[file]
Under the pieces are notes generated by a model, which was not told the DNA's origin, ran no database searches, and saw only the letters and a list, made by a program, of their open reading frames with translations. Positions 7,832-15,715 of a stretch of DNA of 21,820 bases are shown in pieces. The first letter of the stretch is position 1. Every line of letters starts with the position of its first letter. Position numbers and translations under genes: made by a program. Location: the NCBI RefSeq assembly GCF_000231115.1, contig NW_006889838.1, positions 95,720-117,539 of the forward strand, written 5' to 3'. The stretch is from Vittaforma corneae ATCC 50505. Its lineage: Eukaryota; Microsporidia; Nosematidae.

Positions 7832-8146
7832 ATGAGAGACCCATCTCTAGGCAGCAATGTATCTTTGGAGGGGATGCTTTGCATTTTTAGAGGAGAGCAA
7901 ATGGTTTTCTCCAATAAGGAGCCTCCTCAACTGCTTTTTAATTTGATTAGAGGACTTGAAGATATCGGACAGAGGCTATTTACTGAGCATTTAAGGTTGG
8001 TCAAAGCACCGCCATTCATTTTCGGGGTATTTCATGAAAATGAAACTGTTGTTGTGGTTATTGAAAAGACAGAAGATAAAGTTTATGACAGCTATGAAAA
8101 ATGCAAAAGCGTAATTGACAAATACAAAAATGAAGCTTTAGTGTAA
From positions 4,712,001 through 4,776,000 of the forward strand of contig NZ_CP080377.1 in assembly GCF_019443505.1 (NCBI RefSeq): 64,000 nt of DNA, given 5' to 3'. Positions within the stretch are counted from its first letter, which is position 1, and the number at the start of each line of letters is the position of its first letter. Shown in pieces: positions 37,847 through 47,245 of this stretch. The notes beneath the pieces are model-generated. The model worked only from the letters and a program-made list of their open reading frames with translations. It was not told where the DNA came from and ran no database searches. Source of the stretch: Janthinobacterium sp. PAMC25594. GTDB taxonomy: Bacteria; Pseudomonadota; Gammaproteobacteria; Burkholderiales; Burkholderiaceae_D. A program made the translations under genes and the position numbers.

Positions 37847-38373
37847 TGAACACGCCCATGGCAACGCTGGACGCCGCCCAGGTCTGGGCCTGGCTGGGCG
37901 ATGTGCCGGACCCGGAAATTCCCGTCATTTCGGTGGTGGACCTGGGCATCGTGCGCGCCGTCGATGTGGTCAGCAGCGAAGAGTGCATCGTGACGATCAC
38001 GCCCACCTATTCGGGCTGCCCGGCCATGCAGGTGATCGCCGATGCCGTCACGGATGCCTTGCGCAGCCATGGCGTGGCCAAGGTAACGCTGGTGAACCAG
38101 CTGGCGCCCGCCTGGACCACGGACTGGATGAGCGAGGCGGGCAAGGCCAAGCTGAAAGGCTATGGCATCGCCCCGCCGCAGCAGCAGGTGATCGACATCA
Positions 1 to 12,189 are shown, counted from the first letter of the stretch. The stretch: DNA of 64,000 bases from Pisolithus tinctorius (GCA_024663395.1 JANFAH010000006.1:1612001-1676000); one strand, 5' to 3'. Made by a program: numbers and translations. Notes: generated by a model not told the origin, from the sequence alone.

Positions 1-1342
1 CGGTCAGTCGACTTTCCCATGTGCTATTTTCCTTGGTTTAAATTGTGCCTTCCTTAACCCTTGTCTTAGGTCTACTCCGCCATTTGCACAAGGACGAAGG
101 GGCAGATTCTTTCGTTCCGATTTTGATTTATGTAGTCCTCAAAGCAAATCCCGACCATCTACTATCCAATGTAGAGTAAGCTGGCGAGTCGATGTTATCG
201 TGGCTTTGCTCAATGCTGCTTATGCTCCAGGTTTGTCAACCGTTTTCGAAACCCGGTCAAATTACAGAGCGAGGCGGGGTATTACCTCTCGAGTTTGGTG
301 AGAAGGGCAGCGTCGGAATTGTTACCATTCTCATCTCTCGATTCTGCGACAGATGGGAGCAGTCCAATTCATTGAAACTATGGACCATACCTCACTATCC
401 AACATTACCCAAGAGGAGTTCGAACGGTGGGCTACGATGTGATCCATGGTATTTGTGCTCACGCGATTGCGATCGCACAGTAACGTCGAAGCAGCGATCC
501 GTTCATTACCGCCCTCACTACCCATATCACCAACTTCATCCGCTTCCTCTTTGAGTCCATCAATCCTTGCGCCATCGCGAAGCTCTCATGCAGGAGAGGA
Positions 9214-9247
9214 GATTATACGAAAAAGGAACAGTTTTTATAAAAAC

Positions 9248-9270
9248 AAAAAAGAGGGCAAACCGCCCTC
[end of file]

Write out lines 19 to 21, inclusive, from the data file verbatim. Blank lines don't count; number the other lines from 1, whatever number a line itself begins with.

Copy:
401 AACATTACCCAAGAGGAGTTCGAACGGTGGGCTACGATGTGATCCATGGTATTTGTGCTCACGCGATTGCGATCGCACAGTAACGTCGAAGCAGCGATCC
501 GTTCATTACCGCCCTCACTACCCATATCACCAACTTCATCCGCTTCCTCTTTGAGTCCATCAATCCTTGCGCCATCGCGAAGCTCTCATGCAGGAGAGGA
Positions 9214-9247